SnC 234 – Wed 25 August 2010
A largely maritime theme on Suffolk’n’Cool this week. Not particularly by design, it just seemed to come together that way and hell, with music this interesting, why fight it?
Southwold, where the beer comes from, looks very “easterly” from the sea.
The Rolling Sea – Bagas Degol (Penzance, Cornwall, UK)
The band is Rick Williams (clarinet), David Twomlow (bag pipes and soprano saxophone), and Dave Trahair (tabor drum and percussion).
From Penzance in the far west of Cornwall, BAGAS DEGOL has a fast growing reputation on the Cornish music and dance scene with their distinctive style of traditional music delivered with a powerful, raw edge. Their name in Cornish means ‘Feast Day Band’ in recognition of the occasion for which they originally came together – to accompany the famous Tom Bawcock’s Eve lantern procession in Mousehole.
I first played a track (Bodmin Dubbing) from their album Tonight we’re going to party like it’s 1399 on SnC 039 back in November 2006. One concern is that their website is advertising gigs from 2007. 🙁
Sailing the Sea of Tea & Keeping it Me – Tom Caruana (UK)
From the masterly album, Welcome Aboard (Budabeats).
Tom Caruana is a music producer who has the ability to create an eclectic range of beats, most of which fall into a hip-hop style. His experience ranges from working with rappers, singers and musicians in studio and live environments, to reworking classic a cappellas in a series of renowned remix albums. He is not only a master of blending samples, he raps and is also a multi instrumentalist playing drums, bass, guitar and keyboards. His production has provided the perfect backing to artists such as Grand Agent, Count Bass D and Insight. His live band Son Of Sam have supported Raekwon and KRS One, and his remix work has caught the attention of The Chicagoist, The New York Times and The Guardian.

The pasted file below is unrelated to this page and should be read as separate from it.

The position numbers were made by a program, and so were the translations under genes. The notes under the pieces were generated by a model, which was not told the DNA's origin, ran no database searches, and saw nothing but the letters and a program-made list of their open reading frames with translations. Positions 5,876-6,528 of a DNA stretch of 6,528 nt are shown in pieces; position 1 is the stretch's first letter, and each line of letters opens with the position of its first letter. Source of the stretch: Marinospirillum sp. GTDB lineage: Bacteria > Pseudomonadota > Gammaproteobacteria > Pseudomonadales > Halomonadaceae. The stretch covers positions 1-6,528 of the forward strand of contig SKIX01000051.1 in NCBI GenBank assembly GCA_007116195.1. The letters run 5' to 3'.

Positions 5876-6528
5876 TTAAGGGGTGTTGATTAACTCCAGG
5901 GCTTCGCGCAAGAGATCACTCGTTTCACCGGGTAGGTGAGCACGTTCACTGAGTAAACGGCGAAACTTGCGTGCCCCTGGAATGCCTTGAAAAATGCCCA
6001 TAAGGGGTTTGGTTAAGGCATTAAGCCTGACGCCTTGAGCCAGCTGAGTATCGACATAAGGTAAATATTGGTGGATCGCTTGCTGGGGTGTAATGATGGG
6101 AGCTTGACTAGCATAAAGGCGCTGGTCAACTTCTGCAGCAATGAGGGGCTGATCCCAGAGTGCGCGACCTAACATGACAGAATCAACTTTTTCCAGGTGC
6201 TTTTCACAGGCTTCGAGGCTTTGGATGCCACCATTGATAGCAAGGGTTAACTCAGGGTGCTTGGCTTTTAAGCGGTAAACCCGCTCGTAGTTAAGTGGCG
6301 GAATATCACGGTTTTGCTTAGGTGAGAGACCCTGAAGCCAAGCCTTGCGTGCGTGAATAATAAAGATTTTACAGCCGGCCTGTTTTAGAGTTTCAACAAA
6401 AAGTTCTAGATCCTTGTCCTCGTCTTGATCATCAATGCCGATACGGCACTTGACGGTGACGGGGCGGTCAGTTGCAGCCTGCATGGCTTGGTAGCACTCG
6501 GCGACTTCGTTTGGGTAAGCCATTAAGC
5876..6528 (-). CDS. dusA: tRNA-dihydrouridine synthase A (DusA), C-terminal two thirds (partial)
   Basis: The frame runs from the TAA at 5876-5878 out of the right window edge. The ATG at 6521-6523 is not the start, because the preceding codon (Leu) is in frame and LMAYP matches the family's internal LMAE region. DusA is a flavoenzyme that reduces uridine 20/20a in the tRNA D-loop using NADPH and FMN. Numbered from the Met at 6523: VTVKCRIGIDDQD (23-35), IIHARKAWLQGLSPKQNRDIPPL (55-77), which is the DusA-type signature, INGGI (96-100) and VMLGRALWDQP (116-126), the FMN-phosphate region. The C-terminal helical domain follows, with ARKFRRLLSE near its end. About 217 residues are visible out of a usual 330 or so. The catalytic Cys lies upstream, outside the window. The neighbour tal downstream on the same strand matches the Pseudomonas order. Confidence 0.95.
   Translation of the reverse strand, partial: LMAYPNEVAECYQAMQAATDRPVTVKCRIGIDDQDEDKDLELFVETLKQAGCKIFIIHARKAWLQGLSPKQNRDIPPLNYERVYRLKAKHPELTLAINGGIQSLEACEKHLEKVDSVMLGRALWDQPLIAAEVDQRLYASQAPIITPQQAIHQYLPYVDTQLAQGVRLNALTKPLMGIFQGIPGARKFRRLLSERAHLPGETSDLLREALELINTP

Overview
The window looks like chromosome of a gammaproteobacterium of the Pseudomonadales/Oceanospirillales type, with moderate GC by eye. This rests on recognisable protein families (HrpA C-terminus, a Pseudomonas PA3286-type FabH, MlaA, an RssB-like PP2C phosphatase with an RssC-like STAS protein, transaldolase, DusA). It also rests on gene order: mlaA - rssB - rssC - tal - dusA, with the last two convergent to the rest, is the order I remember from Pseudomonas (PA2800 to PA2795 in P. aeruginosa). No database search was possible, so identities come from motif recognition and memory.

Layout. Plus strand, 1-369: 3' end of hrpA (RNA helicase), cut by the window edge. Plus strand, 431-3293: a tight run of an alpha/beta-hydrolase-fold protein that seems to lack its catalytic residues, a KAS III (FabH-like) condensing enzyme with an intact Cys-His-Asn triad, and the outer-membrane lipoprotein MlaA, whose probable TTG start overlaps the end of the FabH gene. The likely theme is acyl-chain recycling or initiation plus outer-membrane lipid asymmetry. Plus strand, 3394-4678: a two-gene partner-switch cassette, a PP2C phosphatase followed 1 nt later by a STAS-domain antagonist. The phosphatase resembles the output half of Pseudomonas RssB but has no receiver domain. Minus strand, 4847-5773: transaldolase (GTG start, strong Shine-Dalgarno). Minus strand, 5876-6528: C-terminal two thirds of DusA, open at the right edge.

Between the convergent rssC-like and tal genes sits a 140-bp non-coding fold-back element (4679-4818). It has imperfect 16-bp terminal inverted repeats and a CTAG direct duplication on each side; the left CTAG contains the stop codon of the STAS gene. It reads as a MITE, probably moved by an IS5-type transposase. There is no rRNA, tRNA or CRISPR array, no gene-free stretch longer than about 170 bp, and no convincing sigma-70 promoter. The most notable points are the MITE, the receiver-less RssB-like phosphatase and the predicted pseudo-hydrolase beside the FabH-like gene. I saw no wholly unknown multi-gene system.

Pirates – Entertainment for the Braindead (Cologne, Germany)
From the excellent Roadkill album which is on the aaahh netlabel.
Entertainment for the Braindead is in fact Julia Kotowski
“There are lots of instruments that I’d always really wished to own or be able to play, a piano, a cello, a harp, a clarinet … but I would never had expected that one day I could fall in love with a banjo.
Yet since this is exactly what happened, I decided to start exploring this instrument’s versatility by recording a couple of songs equipped with nothing else but a banjo. (Well… I admit, there’s a tambourine in one song..)
Over the last four months I collected those songs. They occasionally sprouted, sometimes several a day, sometimes none for weeks, and then grew and ripened. I harvested them at home, though a bit more carefully than usual. They tell little tales of friendship and failure, of discovering the world and of hiding at home, and the banjo helped tracing their contours and gave them a shape.
It brought me through a very cold winter. Now maybe it can brighten yours a bit, too?”
Far away from the massive and unresting sounds of electric guitars and pounding noises of drums, Singer/Songwriter Julia Kotowski creates a small, intimate and especially silent musical sphere that she fills with notes, lyrics and rhythm. She lets these outcomes ripen slowly. Then, sound tracks are being arranged and ranked in lonesome nights and home appliances will be misused for special elements. There is a lot of tinkering and pottering, but little sleep. All this takes place at home, in her bedroom, in front of her computer. Julia is a girl of the German city of Cologne, where she was born and where she grew up and, unlike most young people, she does not feel the urge to leave her home. Thus, she lives with her parents. That at some point she will be leaving Cologne is for sure, but before that day, her home city is the source and the playground for her life – Julia does “audio-visual Media-Studies” at the Academy of Media Arts in Cologne (KHM).
In the trial of Pirate Bay (the file sharing site) the RIAA sought $13 billion in damages for 34 cases of copyright infringement. One case per file. That values the download of one any one file, song, movie or game at about $382,000.
Your average 8 gig iPod can hold about 2,000 songs. According to the RIAA, that’s worth $764,705,882 making it the most valuable object on the planet.
Swallowtail Jig – The O’Marleys (Exeter, Devon, UK)
Reggae, rock, folk and traditional Irish tunes mix into the O Marleys sound. Taking influences from Romany music, The Upsetters, Bob Marley and Moving Hearts creates a heady and exciting soundscape.